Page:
• Spider documentation wiki?

    During lunch I ran across an interesting article from CNN Money about Wikipedia and Wikia (a for-profit offshoot).

    This got me thinking, could we harness the power of wikis to help us generate and improve documentation for our software? Perhaps we could reformat Joe's user guide into a wiki format and then anyone within the company or outside the company can improve the documentation with tips, tricks, etc.

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  • Test as Side-effect

    I sometimes regard the term "unit test" as unfortunate. It's certainly important that test cases actually certify your code, but in many ways I've come view that as a pleasant side-effect.

    For developers unfamiliar with unit testing, the "test" aspect might be a tough sell. After all, they can actually see their code working once they've deployed their application. Indeed, prior to being hired at Spider Strategies, I found I had to disabuse potential employers of the notion that my unit testing experience was solely a function of QA.

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  • Web 2.0, meet Business 2.0

    As a gadget lover, the Consumer Electronics Show (CES) is my annual awards event of choice. Others can have the Oscars, the Grammys, and all of the Pageants combined. For me, it's all about what new gizmos are coming out that are going to make my life easier, happier, or more productive.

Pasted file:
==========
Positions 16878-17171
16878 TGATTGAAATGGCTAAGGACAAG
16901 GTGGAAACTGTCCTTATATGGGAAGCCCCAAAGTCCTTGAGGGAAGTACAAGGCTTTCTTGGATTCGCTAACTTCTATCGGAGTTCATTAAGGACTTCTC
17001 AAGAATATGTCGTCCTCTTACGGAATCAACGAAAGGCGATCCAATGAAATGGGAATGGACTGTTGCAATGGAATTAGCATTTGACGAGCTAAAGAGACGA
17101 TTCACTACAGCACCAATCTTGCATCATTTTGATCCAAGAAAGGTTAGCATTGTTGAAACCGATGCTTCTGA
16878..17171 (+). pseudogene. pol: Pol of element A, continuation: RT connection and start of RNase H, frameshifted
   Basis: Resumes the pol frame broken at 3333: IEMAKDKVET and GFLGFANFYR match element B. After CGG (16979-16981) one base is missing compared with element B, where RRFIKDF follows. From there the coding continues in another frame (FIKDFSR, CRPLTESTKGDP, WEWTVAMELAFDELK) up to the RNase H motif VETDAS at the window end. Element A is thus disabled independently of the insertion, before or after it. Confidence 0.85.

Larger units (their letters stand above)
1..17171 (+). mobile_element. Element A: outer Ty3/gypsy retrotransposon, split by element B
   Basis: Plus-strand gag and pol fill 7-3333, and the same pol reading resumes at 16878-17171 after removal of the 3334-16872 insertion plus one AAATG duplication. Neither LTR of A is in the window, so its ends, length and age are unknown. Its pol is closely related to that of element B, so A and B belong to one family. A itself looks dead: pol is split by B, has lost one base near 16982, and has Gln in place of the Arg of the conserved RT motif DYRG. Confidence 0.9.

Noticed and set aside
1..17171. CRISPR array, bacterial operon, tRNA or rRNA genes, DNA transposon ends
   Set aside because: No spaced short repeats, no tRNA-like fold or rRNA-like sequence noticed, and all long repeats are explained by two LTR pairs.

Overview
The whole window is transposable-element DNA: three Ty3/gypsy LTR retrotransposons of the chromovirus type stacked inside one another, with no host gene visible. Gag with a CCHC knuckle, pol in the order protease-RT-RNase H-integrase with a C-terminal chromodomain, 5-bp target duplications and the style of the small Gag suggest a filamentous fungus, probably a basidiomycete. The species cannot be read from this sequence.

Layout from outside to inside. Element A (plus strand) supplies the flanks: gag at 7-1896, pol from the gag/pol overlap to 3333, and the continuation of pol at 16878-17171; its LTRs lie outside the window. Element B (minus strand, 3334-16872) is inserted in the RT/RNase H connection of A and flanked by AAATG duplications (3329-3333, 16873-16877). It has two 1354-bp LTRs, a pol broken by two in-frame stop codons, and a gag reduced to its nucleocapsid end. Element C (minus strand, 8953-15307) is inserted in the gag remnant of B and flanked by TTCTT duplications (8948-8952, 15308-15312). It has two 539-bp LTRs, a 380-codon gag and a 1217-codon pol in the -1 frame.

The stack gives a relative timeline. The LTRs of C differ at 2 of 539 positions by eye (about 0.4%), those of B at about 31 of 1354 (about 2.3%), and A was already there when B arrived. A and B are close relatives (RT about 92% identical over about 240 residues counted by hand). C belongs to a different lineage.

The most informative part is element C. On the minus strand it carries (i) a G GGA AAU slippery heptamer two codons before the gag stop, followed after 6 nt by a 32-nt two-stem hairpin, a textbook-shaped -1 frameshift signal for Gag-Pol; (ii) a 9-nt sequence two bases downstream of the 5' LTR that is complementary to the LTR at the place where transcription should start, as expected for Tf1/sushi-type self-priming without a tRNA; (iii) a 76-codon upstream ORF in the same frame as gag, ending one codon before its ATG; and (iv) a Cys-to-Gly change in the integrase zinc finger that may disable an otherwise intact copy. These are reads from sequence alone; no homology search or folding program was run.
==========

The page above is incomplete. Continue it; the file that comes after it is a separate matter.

This year was no different. Although life always seems to prevent me from attending, I followed the highlights from the 2007 show in Las Vegas on both CNET and the CES website. As you can see from the list of 2007 Award Winners, these gadgets are all about making life more enjoyable and perhaps even a bit more productive. CES 2007 highlighted everything from a fully voice-activated control system for your car, in the Ford Sync (through a Partnership with Microsoft), to a PDA/Smartphone designed to play TV programs.

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  • DHTML Dialogs vs. Popups

    DHTML and Popup Dialog Comparison

    There are all kinds of situations in web applications were you need to collect information from the user, and our Corporate Management Suite is no exception. Like many web apps, we used to pop open a new, smaller browser window for this purpose. It certainly got the job done, but there were all kinds of problems.

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  • Smart JavaScript Caching

    Like many web-based software companies, a significant part of our frontend logic is dependent on JavaScript. This allows us to add all of the neat little animations and dynamic page updates that make web apps fun. It also dramatically increases the size of the JavaScript files that need to be downloaded.

    Our approach in the past has been to just cache everything and forget about it. Unlike many public websites that have to operate under the assumption that the user's cache will be empty, we can depend on a fairly high percentage of populated caches. And, because we have a single page application design, even if they don't have the JavaScript cached, they only have to download the files once and they'll be available the entire time the application is being used.

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